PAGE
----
Oregon corner Thomas Graham Jr. declares for 2021 NFL Draft originally appeared on NBC Sports Northwest
One of the most consistent corners to come through Eugene, Oregon has officially played his last game in an Oregon Football uniform.
Thomas Graham Jr., a 5-foot-11, 193-pound three-year starting corner from Rancho Cucamonga, California, has declared for the 2021 NFL Draft.
[Listen to the latest Talkin’ Ducks Podcast with host Jordan Kent and special guest former Oregon football running back LeGarrette Blount].
Like his partner-in-crime across the field, Deommodore Lenoir has also decided to forgo his senior season - whatever that may have looked like - and pursue his NFL dream.
Both corners - along with defensive lineman Austin Faoliu and nose tackle Jordon Scott - elected to return to Oregon for their senior seasons, however, with the ever-present coronavirus pandemic and skepticism in college football, this decision makes complete sense.
Here is why Graham Jr. will go down as one of the greatest corners to play in Autzen Stadium.
Immediately made an impact from the moment he stepped on campus. Earned the starting role on the opposite side of senior Arrion Springs. Made 12 consecutive starts and played in all 13 games. Graham Jr. tied for the team lead and ranked sixth in the Pac-12 with three interceptions. He finished his freshman campaign with 49 solo tackles, three interceptions and seven pass breakups.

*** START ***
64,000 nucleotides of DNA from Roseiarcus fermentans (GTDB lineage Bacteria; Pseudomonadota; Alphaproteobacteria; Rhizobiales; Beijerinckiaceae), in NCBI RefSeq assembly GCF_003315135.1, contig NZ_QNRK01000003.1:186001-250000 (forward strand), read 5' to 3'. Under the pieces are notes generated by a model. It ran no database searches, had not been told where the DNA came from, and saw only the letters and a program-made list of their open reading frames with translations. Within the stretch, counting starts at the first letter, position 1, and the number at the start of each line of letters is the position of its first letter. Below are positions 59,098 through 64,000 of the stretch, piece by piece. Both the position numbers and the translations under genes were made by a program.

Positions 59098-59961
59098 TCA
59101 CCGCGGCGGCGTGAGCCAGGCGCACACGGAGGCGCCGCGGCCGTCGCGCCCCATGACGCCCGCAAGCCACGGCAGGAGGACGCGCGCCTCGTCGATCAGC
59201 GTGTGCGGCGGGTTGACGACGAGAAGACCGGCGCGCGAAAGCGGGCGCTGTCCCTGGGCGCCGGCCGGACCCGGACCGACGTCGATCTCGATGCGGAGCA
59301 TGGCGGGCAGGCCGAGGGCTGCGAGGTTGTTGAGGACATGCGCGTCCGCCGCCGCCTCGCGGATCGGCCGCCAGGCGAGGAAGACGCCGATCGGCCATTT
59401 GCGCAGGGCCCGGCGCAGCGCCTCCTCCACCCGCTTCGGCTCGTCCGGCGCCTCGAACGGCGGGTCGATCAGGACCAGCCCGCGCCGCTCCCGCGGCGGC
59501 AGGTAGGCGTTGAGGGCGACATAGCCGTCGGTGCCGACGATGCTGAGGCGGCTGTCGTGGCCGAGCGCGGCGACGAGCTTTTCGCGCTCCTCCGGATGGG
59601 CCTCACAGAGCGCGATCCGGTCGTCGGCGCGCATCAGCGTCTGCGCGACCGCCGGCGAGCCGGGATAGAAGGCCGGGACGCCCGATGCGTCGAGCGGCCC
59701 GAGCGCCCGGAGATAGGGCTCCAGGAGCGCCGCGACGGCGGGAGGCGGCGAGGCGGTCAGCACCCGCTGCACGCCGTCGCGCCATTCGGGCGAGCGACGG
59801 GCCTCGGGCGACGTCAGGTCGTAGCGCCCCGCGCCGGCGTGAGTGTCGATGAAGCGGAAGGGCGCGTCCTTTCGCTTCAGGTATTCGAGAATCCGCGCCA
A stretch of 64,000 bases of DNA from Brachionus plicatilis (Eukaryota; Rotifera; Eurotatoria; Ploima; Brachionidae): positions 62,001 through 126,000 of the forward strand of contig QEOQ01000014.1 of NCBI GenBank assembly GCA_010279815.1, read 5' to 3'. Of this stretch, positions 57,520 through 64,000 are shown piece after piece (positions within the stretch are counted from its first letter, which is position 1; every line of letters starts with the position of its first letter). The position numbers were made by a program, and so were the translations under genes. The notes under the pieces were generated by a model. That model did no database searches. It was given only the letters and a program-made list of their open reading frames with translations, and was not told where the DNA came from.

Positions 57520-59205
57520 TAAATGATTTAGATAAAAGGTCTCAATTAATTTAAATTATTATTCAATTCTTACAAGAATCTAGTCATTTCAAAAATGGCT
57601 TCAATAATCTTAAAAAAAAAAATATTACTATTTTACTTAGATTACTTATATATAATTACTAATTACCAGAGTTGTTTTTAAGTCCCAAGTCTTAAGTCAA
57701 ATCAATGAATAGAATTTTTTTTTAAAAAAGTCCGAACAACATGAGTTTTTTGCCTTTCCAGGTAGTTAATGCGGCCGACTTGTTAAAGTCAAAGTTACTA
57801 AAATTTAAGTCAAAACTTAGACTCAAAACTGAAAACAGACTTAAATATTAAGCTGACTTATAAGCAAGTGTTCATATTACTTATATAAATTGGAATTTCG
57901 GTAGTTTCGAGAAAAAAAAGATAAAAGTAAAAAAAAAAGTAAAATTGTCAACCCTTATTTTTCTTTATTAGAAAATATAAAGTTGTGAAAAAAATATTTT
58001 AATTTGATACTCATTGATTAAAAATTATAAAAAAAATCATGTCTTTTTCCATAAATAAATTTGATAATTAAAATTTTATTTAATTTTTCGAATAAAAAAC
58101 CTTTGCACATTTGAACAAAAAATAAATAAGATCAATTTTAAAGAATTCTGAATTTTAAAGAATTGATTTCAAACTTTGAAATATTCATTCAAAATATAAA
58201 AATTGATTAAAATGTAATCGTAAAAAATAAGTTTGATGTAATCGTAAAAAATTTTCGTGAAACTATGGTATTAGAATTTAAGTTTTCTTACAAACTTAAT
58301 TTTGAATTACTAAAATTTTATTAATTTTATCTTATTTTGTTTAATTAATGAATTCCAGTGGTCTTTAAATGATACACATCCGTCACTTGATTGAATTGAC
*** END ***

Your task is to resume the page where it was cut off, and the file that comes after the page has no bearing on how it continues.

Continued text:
After a breakout freshman campaign, opposing quarterbacks continued to throw Graham’s way. In his sophomore year, he finished with 21 pass breakups, 47 solo tackles and three interceptions.
Graham Jr. continued to make big plays in what would eventually be his final season in green and yellow. He finished with 47 tackles, two interceptions, 12 pass breakups and one forced fumble.
He also made two huge interceptions in 2019: on the national stage against Auburn in week one; and again on the national stage in the 2020 Rose Bowl against Wisconsin.
He entered his senior year as the FBS active leader in passes defended (40) and pass breakups (32).
With so much uncertainty in college football, and especially in the Pac-12 conference, it makes complete sense why, but Oregon’s secondary will look a lot different next season without its two multiple-year starting corners on the field.
Stay tuned for a deeper analysis on what the 2020-2021 Oregon secondary could look like…